Barry Coward, chairman of the North Notts and Lincs Community Rail Partnership, said: “The planned introduction of trains, hourly, between Gainsborough Central and Sheffield, fell foul of the collapse of the new timetable nationally. “The diesel trains needed to run the service are still operating in the Manchester area as the planned electrification of the line to Preston is two years behind schedule. “Northern tells us that they will know by February if the new service to Gainsborough can commence in May 2019.

“Meanwhile the Saturday only service to Cleethorpes from Gainsborough Central has not carried passengers since August due to Northen guards taking strike action on Saturdays.
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« Reply #5 on: December 22, 2018, 10:23:49 pm »

Always though Gainsborough was a make of electric showers, did not think of it being a place.
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grahame
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« Reply #6 on: May 21, 2019, 07:39:01 am »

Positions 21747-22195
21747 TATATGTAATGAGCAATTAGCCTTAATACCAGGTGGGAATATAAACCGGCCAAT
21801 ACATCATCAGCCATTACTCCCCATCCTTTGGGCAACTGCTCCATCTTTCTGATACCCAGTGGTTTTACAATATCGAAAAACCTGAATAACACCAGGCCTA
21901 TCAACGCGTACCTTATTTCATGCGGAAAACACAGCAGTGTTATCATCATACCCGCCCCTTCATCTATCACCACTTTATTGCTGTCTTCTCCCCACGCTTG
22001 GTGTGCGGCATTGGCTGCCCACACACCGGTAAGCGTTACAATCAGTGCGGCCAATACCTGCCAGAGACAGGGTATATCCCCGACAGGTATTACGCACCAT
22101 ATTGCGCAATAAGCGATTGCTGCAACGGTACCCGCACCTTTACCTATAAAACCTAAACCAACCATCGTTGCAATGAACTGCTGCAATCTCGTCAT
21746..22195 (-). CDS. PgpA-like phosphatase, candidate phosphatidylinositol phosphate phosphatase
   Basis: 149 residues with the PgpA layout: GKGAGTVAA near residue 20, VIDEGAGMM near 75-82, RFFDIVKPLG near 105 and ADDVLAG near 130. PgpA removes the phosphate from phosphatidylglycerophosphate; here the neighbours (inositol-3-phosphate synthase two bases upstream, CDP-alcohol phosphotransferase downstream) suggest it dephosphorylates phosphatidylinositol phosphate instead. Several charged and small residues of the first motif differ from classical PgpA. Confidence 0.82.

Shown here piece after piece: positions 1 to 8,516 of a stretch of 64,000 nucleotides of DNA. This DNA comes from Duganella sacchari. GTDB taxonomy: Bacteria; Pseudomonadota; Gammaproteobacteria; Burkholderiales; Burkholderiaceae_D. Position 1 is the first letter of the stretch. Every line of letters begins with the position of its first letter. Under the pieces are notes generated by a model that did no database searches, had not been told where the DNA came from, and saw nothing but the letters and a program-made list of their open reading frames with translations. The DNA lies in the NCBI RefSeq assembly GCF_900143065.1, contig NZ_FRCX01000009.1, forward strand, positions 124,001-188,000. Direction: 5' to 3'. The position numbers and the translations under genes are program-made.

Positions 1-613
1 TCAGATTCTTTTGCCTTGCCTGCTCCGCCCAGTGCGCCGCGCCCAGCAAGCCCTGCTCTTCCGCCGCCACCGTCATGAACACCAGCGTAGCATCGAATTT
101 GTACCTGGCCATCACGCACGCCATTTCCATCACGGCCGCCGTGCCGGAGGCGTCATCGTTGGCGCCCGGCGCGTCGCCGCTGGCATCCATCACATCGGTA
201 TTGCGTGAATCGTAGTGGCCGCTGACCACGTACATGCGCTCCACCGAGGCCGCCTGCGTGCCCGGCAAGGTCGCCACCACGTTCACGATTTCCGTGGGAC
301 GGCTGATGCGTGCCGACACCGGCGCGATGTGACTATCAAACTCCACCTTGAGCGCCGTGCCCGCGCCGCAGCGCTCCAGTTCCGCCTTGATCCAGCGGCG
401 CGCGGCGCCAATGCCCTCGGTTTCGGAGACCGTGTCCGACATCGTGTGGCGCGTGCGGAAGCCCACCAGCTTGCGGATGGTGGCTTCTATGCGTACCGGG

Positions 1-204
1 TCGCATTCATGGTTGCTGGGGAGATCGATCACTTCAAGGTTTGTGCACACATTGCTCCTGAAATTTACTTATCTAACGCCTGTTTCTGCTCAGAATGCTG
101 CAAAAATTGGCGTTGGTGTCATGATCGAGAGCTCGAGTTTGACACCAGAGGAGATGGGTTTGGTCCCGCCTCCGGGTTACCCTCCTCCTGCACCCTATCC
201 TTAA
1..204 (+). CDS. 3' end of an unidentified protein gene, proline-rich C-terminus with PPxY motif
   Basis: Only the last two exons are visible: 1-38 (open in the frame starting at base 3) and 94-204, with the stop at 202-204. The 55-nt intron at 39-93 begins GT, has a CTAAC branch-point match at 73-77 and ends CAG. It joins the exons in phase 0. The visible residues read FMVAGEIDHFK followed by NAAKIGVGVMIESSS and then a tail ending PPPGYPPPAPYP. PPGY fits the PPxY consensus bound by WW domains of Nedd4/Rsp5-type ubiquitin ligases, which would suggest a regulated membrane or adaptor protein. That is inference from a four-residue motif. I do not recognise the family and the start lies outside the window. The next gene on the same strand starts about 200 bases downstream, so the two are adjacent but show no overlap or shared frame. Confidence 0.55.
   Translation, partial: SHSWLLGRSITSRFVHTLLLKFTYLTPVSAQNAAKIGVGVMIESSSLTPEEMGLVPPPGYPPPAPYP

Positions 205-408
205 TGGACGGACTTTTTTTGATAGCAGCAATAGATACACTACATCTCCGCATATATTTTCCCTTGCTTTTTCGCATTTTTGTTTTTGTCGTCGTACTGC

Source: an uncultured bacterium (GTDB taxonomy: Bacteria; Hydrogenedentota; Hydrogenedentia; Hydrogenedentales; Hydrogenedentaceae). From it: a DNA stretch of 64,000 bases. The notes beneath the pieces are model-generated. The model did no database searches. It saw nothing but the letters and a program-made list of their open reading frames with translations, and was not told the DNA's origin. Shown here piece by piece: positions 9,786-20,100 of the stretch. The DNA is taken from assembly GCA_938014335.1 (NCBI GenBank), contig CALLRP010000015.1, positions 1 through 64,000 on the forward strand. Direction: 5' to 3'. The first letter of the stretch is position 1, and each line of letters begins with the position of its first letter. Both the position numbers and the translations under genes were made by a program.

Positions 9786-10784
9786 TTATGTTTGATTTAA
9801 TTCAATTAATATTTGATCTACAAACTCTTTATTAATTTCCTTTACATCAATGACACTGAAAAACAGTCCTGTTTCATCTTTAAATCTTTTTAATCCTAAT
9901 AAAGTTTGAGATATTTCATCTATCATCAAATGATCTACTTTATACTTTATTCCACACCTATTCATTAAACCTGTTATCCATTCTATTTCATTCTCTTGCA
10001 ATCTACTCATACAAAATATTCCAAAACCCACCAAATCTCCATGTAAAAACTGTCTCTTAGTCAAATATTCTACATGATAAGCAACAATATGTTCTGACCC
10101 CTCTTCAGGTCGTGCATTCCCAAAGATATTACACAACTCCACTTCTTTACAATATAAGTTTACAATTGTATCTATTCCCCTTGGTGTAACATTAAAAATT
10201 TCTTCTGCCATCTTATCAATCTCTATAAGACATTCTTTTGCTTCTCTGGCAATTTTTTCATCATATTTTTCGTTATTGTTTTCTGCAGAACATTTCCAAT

From the Gainsborough Standard

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A regular weekday rail service has started running at Gainsborough Central Station for the first time in 26 years.

Gainsborough Central will see an hourly service to and from Sheffield, providing the station’s first weekday service since it was suspended in 1993.

Northern already operates a service from Leeds to Lincoln Central via Gainsborough Lea Road, however, this change will mean that there will now be two trains per hour from Gainsborough to Sheffield.

It also allows Northern to speed up the service between Sheffield and Lincoln.

One of the first trains of the new service arrived at Gainsborough Central at 10.52 today (May 20), and was welcomed by members of West Lindsay District Council, guests from local businesses, residents and campaign groups.

Rail campaign groups and retailers say this will lead to an increase in footfall in Gainsborough's shops, and attract families to live and work in the area.

Chris Brown of campaign group Travelwatch East Midlands said: "This service is very important, it gives residents a station that is actually in Gainsborough, rather than Lea.

Note this as a positive step for the economics of the area served.